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On average, Americans spends about US$5 billions on marijuana every year or equivalent to 1% of the GDP, it is almost the same amount that alcohol contributes to the country’s GDP (Daryal). The only problem is that the marijuana revenue mostly goes into the pocket of drug syndicates and mafias because they comprise the largest portion of distribution in marijuana market. On the other hand, the federal government admits that the war on drugs is very expensive and the cost is untimely due to the current budget-crunch and federal deficits. In average each U.S. state spends about US$1 billion just to enforce marijuana laws. The top spenders in marijuana law enforcement are New York with US$3 billion, Texas with US$2 billion and the rest of the states spends between US$45 million to US$1 billion annually. Asa Hutchinson, the former DEA director mentioned in a CNBC interview that the cost to fight marijuana is worth it and the people should not mind the cost, but instead look into the benefits it would bring to the country.
However, it is quite difficult to see what the benefits really are, law enforcement says that criminalizing marijuana will reduce the number of accidents involving people under the influence of marijuana, reduce incidents of violence caused by intoxication of the drug, reduce the number of drug dependents and prevent the health risk that accompanies the use of marijuana. But these arguments to criminalize the use of marijuana are rather vague and unproven. Alcohol also intoxicates the drinker, which brings higher probability of vehicular accidents. Tobacco poses health risk to smokers after chronic use, but they are considered legal? Therefore, the reasons given to criminalize marijuana are just common thinking that are actually unjustified. It is ironic that the given effects of marijuana to the users that made it illegal are synonymous to the effects of alcohol and tobacco, yet they are legal.
The government should consider turning the cost to revenue by legalizing marijuana and grab the earning opportunity from the drug syndicates. Furthermore, pot prisoners are costing America about US$1 billion annually, which could have been used to improve the educational or health system of the country. Legalizing marijuana has a better budgetary implication that it’s continuous prohibition. Taking out marijuana from the illegal status would mean US$7.7 billion in total federal expenditure that could be used for national development and other programs that would have a more long-term benefit for the people. In addition, legalization of marijuana sales would contribute significant tax revenues ranging from US$2.4 billion to US$6.2 billion if going to be taxed like alcohol and tobacco. It doesn’t make sense that the government are spending too much to fight marijuana, when in fact the law and law enforcement efforts are inadequate in keeping marijuana from kids.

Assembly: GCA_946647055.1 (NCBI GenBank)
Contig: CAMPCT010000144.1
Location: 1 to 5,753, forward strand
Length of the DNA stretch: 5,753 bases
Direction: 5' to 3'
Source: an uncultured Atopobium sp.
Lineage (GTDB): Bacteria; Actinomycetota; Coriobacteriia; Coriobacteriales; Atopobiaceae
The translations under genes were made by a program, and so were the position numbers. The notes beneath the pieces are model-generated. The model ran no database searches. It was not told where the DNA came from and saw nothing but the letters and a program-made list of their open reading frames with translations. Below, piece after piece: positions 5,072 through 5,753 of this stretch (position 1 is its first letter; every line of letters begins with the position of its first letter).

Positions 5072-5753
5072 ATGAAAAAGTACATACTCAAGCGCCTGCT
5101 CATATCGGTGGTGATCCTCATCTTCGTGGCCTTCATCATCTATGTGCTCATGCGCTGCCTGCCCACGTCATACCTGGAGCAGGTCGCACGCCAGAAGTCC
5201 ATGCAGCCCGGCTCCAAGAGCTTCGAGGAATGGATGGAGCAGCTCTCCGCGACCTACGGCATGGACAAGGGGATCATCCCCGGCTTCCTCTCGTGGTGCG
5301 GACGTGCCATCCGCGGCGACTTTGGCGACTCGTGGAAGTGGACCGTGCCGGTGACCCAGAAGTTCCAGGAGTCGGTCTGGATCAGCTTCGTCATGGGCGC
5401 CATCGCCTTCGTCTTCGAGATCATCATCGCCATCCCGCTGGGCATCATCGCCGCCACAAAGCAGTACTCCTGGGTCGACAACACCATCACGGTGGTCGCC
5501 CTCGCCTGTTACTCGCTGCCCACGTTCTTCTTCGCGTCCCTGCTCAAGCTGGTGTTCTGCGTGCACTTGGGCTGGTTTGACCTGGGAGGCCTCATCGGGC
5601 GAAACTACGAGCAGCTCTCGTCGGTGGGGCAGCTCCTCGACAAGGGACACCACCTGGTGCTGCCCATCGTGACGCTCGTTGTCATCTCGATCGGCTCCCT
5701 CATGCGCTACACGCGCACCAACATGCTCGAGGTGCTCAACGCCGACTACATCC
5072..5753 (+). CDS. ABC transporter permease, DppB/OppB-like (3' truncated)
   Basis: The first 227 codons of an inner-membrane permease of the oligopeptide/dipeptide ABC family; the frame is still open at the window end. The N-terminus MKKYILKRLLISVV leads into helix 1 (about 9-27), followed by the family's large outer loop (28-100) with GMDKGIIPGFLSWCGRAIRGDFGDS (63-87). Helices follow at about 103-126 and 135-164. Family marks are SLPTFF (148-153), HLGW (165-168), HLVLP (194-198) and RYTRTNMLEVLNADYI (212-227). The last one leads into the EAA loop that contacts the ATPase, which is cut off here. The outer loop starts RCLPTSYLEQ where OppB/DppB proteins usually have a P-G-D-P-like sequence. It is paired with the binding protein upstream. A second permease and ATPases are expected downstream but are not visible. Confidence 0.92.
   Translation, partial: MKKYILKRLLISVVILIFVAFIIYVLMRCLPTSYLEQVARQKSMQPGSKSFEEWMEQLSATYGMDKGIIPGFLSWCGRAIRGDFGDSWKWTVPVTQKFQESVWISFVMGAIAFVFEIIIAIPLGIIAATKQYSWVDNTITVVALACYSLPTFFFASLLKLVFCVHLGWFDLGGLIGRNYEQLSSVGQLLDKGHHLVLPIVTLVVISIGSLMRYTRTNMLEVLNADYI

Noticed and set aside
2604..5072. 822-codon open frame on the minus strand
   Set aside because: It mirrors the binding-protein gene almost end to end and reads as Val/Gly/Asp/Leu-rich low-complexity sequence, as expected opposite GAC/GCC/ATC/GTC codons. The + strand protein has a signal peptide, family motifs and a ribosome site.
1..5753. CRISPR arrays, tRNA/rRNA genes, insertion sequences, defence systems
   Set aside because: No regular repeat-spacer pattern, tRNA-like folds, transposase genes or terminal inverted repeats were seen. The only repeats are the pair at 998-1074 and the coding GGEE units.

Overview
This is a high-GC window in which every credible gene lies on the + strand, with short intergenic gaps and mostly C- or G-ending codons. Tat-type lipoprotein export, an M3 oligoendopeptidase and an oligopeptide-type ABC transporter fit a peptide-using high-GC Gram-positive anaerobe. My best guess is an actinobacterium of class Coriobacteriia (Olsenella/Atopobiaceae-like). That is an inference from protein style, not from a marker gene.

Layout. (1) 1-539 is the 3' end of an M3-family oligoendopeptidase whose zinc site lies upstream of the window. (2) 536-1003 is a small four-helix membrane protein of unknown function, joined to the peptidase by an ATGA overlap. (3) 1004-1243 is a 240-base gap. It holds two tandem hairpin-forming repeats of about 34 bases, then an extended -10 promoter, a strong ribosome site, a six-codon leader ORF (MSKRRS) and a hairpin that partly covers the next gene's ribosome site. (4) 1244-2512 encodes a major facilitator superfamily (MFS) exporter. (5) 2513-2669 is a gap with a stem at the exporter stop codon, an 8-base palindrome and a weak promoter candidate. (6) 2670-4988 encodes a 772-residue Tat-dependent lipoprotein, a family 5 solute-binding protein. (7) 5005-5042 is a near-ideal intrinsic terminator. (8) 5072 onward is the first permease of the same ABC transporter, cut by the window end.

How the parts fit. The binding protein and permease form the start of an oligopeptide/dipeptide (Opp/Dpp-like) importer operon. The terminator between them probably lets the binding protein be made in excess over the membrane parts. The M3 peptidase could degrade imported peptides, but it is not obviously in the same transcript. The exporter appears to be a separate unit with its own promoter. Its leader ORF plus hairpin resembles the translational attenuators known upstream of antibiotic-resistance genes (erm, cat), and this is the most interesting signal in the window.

Government surveys indicate that senior high school students admit that getting marijuana as easy as ordering hamburgers and fries in the counter. This means that despite the billions of dollars that the government throw away to combat marijuana it still able to find its way under underground to the hands of young Americans. The common argument is that offenders have used marijuana and that it became the cause of their crime, but this argument is difficult to validate because scientific researches on the effect of marijuana to user are not strong enough to support the claim.